Organized crime largely invisible at northern Dutch ports
The police and other enforcement organizations have little to no insights into organized crime at the northern seaports - Eemshaven, Delfzijl, Lauwersoog and Harlingen. There are few checks and controls and hardly any supervision, according to a study by Pro Facto on behalf of Police and Science.
According to Pro Facto, there is no concrete evidence that there is organized crime at these ports, but it seems likely that this is the case. "The limited degree of supervision and the largely public nature of the ports provide opportunities for criminal activities that are becoming increasingly difficult in the larger ports," the research agency said.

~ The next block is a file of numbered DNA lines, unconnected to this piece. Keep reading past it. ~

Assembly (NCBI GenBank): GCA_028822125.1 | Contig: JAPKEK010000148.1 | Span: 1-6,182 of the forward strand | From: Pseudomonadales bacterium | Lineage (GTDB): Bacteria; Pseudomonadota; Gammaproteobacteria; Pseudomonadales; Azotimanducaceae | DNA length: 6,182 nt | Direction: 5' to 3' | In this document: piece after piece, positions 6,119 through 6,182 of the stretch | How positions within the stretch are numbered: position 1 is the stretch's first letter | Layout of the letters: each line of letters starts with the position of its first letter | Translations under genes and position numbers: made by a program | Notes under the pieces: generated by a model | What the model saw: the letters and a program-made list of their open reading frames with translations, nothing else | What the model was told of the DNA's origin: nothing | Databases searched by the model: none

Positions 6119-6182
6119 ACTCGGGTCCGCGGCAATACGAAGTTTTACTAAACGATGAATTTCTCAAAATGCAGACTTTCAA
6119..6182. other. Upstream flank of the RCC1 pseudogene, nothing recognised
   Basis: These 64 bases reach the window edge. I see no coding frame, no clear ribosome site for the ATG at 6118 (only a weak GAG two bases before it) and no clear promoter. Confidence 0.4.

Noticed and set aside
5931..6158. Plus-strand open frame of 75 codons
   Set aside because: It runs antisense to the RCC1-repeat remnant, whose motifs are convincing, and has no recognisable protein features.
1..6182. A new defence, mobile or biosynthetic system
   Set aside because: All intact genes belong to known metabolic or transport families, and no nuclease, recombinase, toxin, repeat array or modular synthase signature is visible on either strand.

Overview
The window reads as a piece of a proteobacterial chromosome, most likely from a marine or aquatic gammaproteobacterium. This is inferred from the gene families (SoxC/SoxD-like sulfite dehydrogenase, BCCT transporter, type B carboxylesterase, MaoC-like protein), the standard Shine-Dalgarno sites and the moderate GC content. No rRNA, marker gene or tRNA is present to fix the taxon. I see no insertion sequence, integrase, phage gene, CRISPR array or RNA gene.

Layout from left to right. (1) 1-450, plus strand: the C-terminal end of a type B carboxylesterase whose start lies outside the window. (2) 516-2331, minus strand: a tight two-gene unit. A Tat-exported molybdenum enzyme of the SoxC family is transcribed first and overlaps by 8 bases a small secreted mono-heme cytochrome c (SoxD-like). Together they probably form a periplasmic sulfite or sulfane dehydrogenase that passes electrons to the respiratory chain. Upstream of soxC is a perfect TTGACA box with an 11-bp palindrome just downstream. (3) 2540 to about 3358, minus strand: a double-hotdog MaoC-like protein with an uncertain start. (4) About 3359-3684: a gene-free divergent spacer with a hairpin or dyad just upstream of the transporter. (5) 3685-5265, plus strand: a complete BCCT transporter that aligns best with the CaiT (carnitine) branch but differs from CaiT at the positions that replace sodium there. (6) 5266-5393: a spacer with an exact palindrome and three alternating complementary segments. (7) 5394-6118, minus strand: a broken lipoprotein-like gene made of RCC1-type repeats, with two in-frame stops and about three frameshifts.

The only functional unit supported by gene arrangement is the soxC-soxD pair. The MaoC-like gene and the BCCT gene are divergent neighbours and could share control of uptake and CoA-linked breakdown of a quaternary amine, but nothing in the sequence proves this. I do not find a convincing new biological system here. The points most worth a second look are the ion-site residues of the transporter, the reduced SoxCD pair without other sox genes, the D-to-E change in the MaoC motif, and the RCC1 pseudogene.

A major problem is that the authorities like the police, Koninklijke Marechaussee, customs, Inspectorates and municipalities have little to no insight into what is going on at the northern ports when it comes to organized crime. This means they have no concrete information based on which to give the ports more priority. And as a result, organized crime can continue unnoticed
"There is a vicious circle. The northern seaports are not a priority for the police and therefore no active and structured investment is made to obtain good information. As a result, there are no targeted checks and actions that reveal suspicious cases, so the subject is not given priority," the researchers said. "That circle must be broken."